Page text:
• Intel(R) Embedded Subsystems and IP Blocks Group
  • Intel(R) Intel Network Drivers
  • Intel(R) Intel_ICG
  • Intel(R) INTELND1617
  • Intel(R) INTELND1617S2
  • Intel(R) INTELNPG1
  • Intel(R) Network Platform Group
  • Intel(R) NVMe Windows Driver
  • Intel(R) OWR
  • Intel(R) pGFX
  • Intel(R) Rapid Storage Technology
  • Intel(R) Rapid Storage Technology enterprise
  • Intel(R) Smart Connect software
  • Intel(R) Smart Sound Technology
  • Intel(R) Software
  • Intel(R) Software (Pre-release)
  • Intel(R) Software and Firmware Products
  • Intel(R) Software Development Products
  • Intel(R) Software Products
  • Intel(R) Update Manager
  • Intel(R) USB eXtensible Host Controller Drivers
  • Intel(R) Wireless Connectivity Solutions
  • Intel(R) Wireless Display
  • Intel® Identity Protection Technology Software
  • Intel® Rapid Storage Technology


  • Lenovo (Beijing) Limited
  • Lenovo (Beijing) Ltd.
  • Lenovo (Japan) Ltd
  • Lenovo (Japan) Ltd.
  • Lenovo Group Limited
  • Lenovo Information Products (Shenzhen) Co.
  • Lenovo Japan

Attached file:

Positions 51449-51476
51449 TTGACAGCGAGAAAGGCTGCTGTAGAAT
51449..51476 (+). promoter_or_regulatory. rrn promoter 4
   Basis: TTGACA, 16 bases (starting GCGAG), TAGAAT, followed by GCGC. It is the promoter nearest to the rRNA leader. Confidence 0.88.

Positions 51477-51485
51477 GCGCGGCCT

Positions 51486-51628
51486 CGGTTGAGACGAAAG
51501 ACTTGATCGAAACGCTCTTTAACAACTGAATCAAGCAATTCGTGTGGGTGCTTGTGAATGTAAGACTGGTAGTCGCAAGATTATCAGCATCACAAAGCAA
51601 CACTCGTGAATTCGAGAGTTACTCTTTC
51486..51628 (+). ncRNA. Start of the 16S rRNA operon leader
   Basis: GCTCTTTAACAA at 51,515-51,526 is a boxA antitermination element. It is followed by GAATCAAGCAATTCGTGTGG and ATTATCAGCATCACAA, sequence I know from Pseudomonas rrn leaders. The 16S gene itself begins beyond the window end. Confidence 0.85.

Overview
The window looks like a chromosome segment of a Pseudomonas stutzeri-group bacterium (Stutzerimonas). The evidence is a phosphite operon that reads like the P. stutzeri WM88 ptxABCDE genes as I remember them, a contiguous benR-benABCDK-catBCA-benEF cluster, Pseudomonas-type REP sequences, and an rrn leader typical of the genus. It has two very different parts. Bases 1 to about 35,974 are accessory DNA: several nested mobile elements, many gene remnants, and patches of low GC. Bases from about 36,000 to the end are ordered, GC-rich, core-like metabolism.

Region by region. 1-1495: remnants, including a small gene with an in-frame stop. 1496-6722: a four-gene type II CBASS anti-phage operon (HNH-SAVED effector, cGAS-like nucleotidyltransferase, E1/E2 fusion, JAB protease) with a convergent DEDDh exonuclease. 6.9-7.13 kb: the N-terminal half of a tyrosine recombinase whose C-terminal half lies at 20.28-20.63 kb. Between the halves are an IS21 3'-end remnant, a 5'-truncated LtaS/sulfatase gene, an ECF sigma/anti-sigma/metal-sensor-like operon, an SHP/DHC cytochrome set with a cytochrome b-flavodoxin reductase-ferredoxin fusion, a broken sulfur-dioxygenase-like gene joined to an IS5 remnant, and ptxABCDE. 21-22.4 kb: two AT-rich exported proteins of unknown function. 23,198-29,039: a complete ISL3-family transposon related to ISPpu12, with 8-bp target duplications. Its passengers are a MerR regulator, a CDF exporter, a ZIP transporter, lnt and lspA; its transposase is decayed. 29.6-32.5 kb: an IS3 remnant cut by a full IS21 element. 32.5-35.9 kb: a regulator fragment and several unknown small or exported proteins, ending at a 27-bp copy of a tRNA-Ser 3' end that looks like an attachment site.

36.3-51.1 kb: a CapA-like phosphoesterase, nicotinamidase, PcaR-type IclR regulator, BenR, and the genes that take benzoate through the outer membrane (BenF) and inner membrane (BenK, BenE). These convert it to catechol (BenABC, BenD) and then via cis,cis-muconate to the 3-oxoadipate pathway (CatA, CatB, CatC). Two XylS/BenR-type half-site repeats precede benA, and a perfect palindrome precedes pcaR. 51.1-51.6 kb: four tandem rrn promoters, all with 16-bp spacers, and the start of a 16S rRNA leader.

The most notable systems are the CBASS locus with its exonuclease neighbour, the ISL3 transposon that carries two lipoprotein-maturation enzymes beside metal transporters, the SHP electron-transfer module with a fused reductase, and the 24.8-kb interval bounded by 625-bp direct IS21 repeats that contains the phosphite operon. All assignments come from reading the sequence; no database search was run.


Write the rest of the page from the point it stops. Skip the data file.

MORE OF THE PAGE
• Lenovo(Japan)Ltd.
  • Lenovo.Ltd
  • LenovoEMC Products USA


  • Microsoft Corporation
  • Microsoft Corporation (Europe)
  • Microsoft Dynamic Code Publisher
  • Microsoft Mobile Device Privileged Component Update Publisher
  • Microsoft Windows
  • Microsoft Windows 2000 Publisher
  • Microsoft Windows 2000 Publisher (Europe)
  • Microsoft Windows Component Publisher
  • Microsoft Windows Hardware Compatibility Publisher
  • Microsoft Windows Publisher
  • Microsoft Windows XP Publisher


  • Apple Computer
  • Apple Inc.


  • Google
  • Google Inc


  • Dell Computer Corporation
  • Dell Inc
  • Dell Inc.
  • Dell Incorporated

Alcor Mirco:

  • Alcor Micro
  • AlcorMicro


  • Baidu (China) Co.
  • Baidu Online Network Technology (Beijing) Co.
  • Beijing baidu Netcom science and technology
  • BeiJing Baidu Netcom Science Technology Co.

ASIX Electronics:

  • ASIX Electronics Corp.
  • ASIX Electronics Corp.<blank character>


  • IBM
  • IBM (China) Investment Company Limited
  • IBM Corporation
  • IBM Japan
  • IBM UK Ltd
  • IBM United Kingdom Limited
  • IBMUK Ltd


  • Wacom Co.
  • Wacom Technology Corp.
  • Wacom Technology Corporation

As we can see, lots of typos, single letter differences – a full stop, a hyphen, a blank character, lots of cosmetic issues, etc.

Whack-a-mole is the name of the game.